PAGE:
The Divergent Series: Allegiant

Diretor: Robert Schwentke (2016)

The third episode in this plodding sci-fi franchise grimly marches on to my general indifference.

Once again it looks fabulous, is filled with action and fizzes with great ideas. Thankfully there’s less abseiling, climbing and running than in previous instalments.

But it’s riddled with clumsy editing, needlessly fidgety camerawork, thin characters and leaden attempts at humour.

Touching on many modern concerns, the script has identity theft, genetic engineering, child exploitation, ethnic cleansing, ecological ruin, and personalised drone warfare.

All this good work collapses on itself due to a lack on underpinning logic, alarming plot holes and pedestrian performances.

Following on from the last film, called Insurgent (2015) for those of you still with us, the overthrow of Chicago’s brutal regime has resulted in mob rule, show trials and executions.

So freedom fighter Tris and her friends escape into the radioactive wasteland beyond the city wall.

Shailene Woodley has been brightest spark of the franchise but she seems unenthused by the never ending slog of supporting the seemingly never ending series.

They discover an advanced military city of gleaming spires, where they slowly learn the truth of Chicago’s horrific history.

Theo James plays Four, her curiously named romantic interest. Armed with a muscular pout  and great hair but no huge ability, he fails to limp convincingly.

Even the naturally combative and arrogant Miles Teller struggles to energise events as selfish sidekick Peter.

At least newcomer to the franchise, the veteran Jeff Daniels is reliably engaging.

He plays David, the softly spoken director of the sinister sounding Bureau of Genetic Welfare.

Violent blasts of music attempt to drown out the dull chorus of gunfire, explosions and painfully functional dialogue.

‘That doesn’t make any sense’ says Tris. It’s the only insightful line in the movie.

The Divergent Series: Insurgent

Director: Robert Schwentke (2015)

Welcome back to the future for the glossy second instalment of the dystopian action adventure quadrilogy.

Renegade heroine Tris returns to face a series of tests – but the biggest threat to success is herself.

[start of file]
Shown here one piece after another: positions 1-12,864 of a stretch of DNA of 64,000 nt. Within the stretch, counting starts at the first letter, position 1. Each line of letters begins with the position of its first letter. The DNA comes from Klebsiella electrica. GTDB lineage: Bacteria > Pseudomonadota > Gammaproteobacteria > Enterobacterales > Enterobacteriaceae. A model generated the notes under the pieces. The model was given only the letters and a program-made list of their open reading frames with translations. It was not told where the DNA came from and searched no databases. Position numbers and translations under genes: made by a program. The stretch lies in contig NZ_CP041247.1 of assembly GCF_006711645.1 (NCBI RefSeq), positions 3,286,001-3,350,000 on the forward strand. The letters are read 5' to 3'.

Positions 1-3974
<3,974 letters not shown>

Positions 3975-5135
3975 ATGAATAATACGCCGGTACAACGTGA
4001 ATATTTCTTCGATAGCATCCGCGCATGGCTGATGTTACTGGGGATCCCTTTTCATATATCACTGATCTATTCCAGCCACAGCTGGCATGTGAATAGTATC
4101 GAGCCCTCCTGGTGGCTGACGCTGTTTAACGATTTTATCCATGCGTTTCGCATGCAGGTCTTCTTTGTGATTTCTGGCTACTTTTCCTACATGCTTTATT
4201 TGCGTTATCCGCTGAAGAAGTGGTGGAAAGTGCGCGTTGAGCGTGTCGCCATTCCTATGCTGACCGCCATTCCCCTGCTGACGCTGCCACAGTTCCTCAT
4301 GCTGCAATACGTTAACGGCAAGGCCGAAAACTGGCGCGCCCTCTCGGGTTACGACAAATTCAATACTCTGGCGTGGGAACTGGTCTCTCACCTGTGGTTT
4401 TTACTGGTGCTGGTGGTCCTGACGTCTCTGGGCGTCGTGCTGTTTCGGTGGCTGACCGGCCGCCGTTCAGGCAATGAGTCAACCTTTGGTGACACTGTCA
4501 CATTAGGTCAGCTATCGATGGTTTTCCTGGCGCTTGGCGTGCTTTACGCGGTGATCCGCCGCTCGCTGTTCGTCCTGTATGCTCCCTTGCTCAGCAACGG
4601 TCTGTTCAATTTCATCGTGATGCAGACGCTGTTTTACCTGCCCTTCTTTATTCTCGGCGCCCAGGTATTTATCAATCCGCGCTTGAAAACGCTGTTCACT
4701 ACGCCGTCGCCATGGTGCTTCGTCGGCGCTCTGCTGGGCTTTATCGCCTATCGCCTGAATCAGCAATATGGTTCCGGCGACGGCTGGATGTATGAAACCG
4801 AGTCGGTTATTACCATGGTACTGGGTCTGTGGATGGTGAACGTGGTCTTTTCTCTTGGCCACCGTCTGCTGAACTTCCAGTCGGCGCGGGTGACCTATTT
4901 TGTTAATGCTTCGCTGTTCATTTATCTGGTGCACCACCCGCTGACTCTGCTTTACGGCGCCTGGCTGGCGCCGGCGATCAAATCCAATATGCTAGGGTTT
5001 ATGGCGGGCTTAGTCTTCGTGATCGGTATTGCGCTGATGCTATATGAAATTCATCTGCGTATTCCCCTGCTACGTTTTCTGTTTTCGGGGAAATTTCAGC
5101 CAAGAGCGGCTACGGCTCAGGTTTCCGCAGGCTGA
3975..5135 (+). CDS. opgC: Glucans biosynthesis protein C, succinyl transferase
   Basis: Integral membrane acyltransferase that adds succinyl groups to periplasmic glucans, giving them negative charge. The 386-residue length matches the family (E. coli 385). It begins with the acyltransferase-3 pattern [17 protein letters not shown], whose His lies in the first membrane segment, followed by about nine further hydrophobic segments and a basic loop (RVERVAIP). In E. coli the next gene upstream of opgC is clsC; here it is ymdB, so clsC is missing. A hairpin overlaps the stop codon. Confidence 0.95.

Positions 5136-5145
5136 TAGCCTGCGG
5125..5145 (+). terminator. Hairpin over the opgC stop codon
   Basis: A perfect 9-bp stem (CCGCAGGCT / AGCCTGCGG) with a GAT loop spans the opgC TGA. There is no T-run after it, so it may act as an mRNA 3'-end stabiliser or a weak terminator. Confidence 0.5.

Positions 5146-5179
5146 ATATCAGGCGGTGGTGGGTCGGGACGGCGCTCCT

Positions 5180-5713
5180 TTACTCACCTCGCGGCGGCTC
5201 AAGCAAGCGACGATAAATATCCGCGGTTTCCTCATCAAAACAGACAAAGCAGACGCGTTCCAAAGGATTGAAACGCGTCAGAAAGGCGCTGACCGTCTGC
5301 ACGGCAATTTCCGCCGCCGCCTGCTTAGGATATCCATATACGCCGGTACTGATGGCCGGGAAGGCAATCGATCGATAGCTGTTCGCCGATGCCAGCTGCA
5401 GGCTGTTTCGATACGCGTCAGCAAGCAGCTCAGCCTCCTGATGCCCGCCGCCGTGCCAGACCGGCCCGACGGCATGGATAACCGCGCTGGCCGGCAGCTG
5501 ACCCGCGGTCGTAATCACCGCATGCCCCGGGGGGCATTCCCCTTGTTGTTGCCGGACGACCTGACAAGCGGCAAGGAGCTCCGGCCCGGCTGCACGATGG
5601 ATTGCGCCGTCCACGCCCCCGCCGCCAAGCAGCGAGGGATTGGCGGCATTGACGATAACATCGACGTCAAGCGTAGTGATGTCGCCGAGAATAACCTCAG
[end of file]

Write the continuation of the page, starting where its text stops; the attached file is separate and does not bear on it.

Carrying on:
Containing all the strengths and weaknesses of the first film, it balances handsome design and two great female performances with indifferent dialogue, silly stunts and a tiresome abundance of teenage posturing.

The decaying walled city is beautifully realised and accompanying uniforms, guns, trucks and technology are all heavily convincing.

Beginning where the last film ended, we’re quickly brought up to speed on the story before being thrust into the action.

Society is divided into five factions, each with it’s own role. Tris (Shailene Woodley) qualifies for more than one faction and therefore as a Divergent she is considered a threat to society.

Tris and her brother Caleb (Shailene Woodley and Ansel Elgort) are now outlaws. They’re hiding in the peaceful pastoral faction of Amity along with her boyfriend Tobias and friend Peter (Theo James and Miles Teller). It’s a creepy commune of niceness.

Guilt-ridden over her parent’s death, Tris suffers nightmares and scalps her hair in a self-harming act of penance. Her self-prescribed therapy for her anger is to take plenty of physical punishment through the film.

Back in the city, evil Erudite leader Jeanine (Kate Winslet) has obtained a box containing secrets that belonged to Tris’s mother.

In order to unlock it’s secrets, victims have black suspension cables plugged into them and are put into a dream-state. In this condition they have to pass five tests – one for each Faction.